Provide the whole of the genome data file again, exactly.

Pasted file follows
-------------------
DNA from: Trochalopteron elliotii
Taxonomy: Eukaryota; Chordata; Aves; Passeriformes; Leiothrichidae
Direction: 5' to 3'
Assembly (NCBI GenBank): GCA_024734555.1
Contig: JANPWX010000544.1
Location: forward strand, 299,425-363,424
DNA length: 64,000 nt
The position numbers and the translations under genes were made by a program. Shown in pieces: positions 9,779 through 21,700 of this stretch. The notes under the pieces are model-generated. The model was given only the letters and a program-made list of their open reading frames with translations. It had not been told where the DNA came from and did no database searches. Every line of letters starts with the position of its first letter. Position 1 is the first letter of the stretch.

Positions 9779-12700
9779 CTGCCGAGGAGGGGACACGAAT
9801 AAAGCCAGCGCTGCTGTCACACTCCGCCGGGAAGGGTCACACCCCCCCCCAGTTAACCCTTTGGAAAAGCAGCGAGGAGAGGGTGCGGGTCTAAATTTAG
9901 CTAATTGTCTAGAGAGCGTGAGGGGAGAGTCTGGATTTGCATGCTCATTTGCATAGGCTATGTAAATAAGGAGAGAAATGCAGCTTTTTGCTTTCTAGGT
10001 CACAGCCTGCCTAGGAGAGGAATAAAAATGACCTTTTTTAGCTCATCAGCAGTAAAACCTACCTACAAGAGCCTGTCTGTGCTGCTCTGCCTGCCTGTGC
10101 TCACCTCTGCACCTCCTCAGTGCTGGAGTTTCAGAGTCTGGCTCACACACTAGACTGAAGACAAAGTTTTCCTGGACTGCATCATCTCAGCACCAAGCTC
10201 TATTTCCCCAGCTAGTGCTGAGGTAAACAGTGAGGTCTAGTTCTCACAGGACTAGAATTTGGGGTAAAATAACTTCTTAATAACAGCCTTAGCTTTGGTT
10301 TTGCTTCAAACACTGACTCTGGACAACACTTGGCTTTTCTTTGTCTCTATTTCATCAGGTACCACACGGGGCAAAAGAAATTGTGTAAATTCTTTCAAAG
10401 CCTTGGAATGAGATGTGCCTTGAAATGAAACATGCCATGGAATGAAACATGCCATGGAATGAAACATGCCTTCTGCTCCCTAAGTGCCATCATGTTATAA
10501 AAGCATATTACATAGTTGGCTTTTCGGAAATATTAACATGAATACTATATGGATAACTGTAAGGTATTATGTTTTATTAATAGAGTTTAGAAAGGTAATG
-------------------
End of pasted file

DNA from: Trochalopteron elliotii
Taxonomy: Eukaryota; Chordata; Aves; Passeriformes; Leiothrichidae
Direction: 5' to 3'
Assembly (NCBI GenBank): GCA_024734555.1
Contig: JANPWX010000544.1
Location: forward strand, 299,425-363,424
DNA length: 64,000 nt
The position numbers and the translations under genes were made by a program. Shown in pieces: positions 9,779 through 21,700 of this stretch. The notes under the pieces are model-generated. The model was given only the letters and a program-made list of their open reading frames with translations. It had not been told where the DNA came from and did no database searches. Every line of letters starts with the position of its first letter. Position 1 is the first letter of the stretch.

Positions 9779-12700
9779 CTGCCGAGGAGGGGACACGAAT
9801 AAAGCCAGCGCTGCTGTCACACTCCGCCGGGAAGGGTCACACCCCCCCCCAGTTAACCCTTTGGAAAAGCAGCGAGGAGAGGGTGCGGGTCTAAATTTAG
9901 CTAATTGTCTAGAGAGCGTGAGGGGAGAGTCTGGATTTGCATGCTCATTTGCATAGGCTATGTAAATAAGGAGAGAAATGCAGCTTTTTGCTTTCTAGGT
10001 CACAGCCTGCCTAGGAGAGGAATAAAAATGACCTTTTTTAGCTCATCAGCAGTAAAACCTACCTACAAGAGCCTGTCTGTGCTGCTCTGCCTGCCTGTGC
10101 TCACCTCTGCACCTCCTCAGTGCTGGAGTTTCAGAGTCTGGCTCACACACTAGACTGAAGACAAAGTTTTCCTGGACTGCATCATCTCAGCACCAAGCTC
10201 TATTTCCCCAGCTAGTGCTGAGGTAAACAGTGAGGTCTAGTTCTCACAGGACTAGAATTTGGGGTAAAATAACTTCTTAATAACAGCCTTAGCTTTGGTT
10301 TTGCTTCAAACACTGACTCTGGACAACACTTGGCTTTTCTTTGTCTCTATTTCATCAGGTACCACACGGGGCAAAAGAAATTGTGTAAATTCTTTCAAAG
10401 CCTTGGAATGAGATGTGCCTTGAAATGAAACATGCCATGGAATGAAACATGCCATGGAATGAAACATGCCTTCTGCTCCCTAAGTGCCATCATGTTATAA
10501 AAGCATATTACATAGTTGGCTTTTCGGAAATATTAACATGAATACTATATGGATAACTGTAAGGTATTATGTTTTATTAATAGAGTTTAGAAAGGTAATG